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Patch Data Overview

All patch data in any Kaseya installation comes directly from the patch scan results for all managed machines. There is no “master” Kaseya patch database maintained by Kaseya. When patch scan results are processed, all patch data obtained from the Windows Update Agent (WUA) API is added to or updated in the Kaseya database. Please refer to the “Patch Scan Overview” thread in the Patch Management forum for details.

The patch data obtained from the patch scan results is stored in the Kaseya database and gets mapped to each machine that has reported it in its patch scan. It also gets mapped to each Patch Approval Policy that exists at the time the patch scan results are processed. All Patch Approval Policies contain exactly the same patches. As long as there is at least 1 machine reporting a specific patch, that patch will always be visible in ALL Patch Approval Policies. When a patch is no longer reported by ANY machine, NONE of the Patch Approval Policies will display the patch. In version 5.x, the patch policy mapping record for that patch gets deleted. This results in having to re-approve the patch when it is re-added to all policies whenever another machine subsequently reports this patch. In K2, this has been changed to only hide the patch policy mapping record for that patch, so when it is re-added to all policies after another machine subsequently reports this patch, the previous approval is restored.

Among the patch data obtained from the WUA API during a patch scan is the KB article number, MS security bulletin ID (if a security patch), title, description, patch classification, product family, patch download link (if available), and other data visible in the Patch Details page (click on any KB article link on any patch page). In order to uniquely identify the patch, we use identifying data provided by the WUA API from the Microsoft Update Catalog. This identifying data provides the unique key within all Kaseya installations. Unfortunately, Microsoft is not consistent when it comes to the updating of this identifying data when changes are made to the data in the Microsoft Update Catalog. The identifying data will get changed whenever the actual patch files are revised (this is a good thing!). But Microsoft will also sometimes change the identifying data when only the data in the Microsoft Update Catalog is modified. What this means is that we end up with multiple patch data records for what is essentially the same patch. This happens because machine “A” gets patch scanned on Monday and reports patch “X” is missing with ID = X1, and then Microsoft updates the Microsoft Update Catalog on Wednesday, and then machine “B” gets patch scanned on Friday and reports patch “X” is missing with ID = X2. Because of the identifying data, we have to treat each patch as a different patch because there is no other patch data that can be used to reliably indicate they are for the same patch.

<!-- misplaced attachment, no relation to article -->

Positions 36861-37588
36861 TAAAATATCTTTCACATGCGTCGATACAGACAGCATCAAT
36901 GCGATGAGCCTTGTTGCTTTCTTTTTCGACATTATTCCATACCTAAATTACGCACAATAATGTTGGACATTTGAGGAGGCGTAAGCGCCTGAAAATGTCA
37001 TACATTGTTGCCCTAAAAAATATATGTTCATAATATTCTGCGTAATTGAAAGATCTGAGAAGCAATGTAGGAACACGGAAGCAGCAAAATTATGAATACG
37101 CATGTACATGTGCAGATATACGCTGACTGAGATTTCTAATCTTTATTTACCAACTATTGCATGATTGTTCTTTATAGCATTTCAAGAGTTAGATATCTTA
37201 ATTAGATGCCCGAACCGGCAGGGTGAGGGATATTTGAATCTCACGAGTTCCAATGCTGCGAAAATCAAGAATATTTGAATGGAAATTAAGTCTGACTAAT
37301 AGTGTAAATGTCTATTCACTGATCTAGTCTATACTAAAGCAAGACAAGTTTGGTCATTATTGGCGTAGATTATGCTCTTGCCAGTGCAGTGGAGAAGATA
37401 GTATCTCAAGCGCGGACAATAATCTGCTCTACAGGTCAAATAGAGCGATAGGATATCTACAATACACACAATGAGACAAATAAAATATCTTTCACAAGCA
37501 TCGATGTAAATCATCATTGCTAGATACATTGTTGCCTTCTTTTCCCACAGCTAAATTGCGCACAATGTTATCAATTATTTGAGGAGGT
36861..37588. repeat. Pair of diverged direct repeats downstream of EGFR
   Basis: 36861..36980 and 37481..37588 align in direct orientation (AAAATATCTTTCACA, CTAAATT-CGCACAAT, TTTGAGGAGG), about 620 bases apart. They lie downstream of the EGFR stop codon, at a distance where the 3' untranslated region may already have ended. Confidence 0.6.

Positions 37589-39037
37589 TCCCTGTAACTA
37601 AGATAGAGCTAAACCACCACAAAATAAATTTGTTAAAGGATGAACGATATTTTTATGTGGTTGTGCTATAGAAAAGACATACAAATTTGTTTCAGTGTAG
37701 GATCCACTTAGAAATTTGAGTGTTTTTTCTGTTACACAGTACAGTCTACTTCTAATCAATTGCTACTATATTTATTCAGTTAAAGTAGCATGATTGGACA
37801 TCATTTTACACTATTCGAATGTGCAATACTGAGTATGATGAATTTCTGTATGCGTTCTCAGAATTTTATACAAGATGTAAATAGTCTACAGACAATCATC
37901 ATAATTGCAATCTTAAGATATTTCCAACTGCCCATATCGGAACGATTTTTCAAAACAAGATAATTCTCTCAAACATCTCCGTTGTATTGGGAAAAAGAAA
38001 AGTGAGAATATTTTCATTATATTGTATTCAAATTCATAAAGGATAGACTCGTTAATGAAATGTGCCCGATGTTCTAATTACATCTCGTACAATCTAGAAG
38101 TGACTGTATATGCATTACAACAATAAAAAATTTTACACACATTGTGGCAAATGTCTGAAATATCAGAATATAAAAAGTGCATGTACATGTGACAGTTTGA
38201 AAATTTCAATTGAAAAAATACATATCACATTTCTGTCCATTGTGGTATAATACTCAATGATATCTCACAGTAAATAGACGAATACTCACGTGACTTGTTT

Customers have suggested using the KB article number for identifying patches. Unfortunately, the KB article number cannot be used to identify a specific patch. In many cases, it identifies a series of patches for the same issue where different patches are created for different operating systems. Sometimes, the same KB article number is used for a series of patches that get updated every month (e.g., the monthly update to the Malicious Software Removal Tool). Sometimes a KB article number is associated with a specific security bulletin, but the actual patch downloads have different KB article numbers depending on the operating system. And sometimes, multiple KB numbers are used for the same update (e.g., IE7, IE8, etc.) So, in reality, the KB article number is only a reference to Microsoft documentation related to a patch or an issue to which a set of patches are associated.

The discussion on identifying patches is background as to why there appears to be “duplicate” patch data records in Patch Approval Policies. We have chosen to identify unique patch data records based on the Microsoft identifying data. Sometimes, this results in multiple records requiring approval for logically the same patch. This provides the most granularity for approving specific patches. While this is too much granularity for some customers, doing something else would provide too little granularity for other customers. We do understand the pain point here for some of our customers, so we will look to providing several options for approving patches in a future release.

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